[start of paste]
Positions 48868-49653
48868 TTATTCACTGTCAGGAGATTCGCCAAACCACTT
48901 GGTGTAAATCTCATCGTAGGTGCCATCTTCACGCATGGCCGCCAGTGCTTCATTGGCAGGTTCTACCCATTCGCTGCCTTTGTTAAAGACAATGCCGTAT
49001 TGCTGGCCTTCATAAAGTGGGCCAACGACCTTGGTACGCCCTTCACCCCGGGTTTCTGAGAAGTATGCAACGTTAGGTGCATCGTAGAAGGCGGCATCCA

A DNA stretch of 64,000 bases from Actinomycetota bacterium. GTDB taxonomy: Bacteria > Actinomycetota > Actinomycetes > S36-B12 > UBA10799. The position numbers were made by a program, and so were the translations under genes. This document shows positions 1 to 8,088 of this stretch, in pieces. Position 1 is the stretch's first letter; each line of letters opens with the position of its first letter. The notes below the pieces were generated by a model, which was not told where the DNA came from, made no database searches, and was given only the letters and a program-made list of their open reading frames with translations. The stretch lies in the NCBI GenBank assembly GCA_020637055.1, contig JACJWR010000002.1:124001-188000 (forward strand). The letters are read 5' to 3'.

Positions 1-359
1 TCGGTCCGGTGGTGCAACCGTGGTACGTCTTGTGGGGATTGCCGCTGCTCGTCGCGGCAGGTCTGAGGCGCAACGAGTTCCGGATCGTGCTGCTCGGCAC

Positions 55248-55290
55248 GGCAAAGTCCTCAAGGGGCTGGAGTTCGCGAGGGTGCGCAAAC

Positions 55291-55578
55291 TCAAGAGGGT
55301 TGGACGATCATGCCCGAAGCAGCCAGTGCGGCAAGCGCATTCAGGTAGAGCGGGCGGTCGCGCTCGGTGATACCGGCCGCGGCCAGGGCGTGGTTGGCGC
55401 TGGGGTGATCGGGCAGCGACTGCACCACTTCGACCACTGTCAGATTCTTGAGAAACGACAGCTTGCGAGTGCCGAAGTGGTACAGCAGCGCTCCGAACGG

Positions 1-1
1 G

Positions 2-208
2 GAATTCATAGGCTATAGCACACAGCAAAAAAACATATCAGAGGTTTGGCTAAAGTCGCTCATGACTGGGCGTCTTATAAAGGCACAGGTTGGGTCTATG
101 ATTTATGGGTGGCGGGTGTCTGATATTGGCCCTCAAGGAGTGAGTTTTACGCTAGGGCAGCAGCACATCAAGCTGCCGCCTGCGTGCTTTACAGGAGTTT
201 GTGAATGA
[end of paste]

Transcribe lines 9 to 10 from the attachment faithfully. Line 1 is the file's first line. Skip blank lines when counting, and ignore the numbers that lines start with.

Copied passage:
55248 GGCAAAGTCCTCAAGGGGCTGGAGTTCGCGAGGGTGCGCAAAC

Positions 55291-55578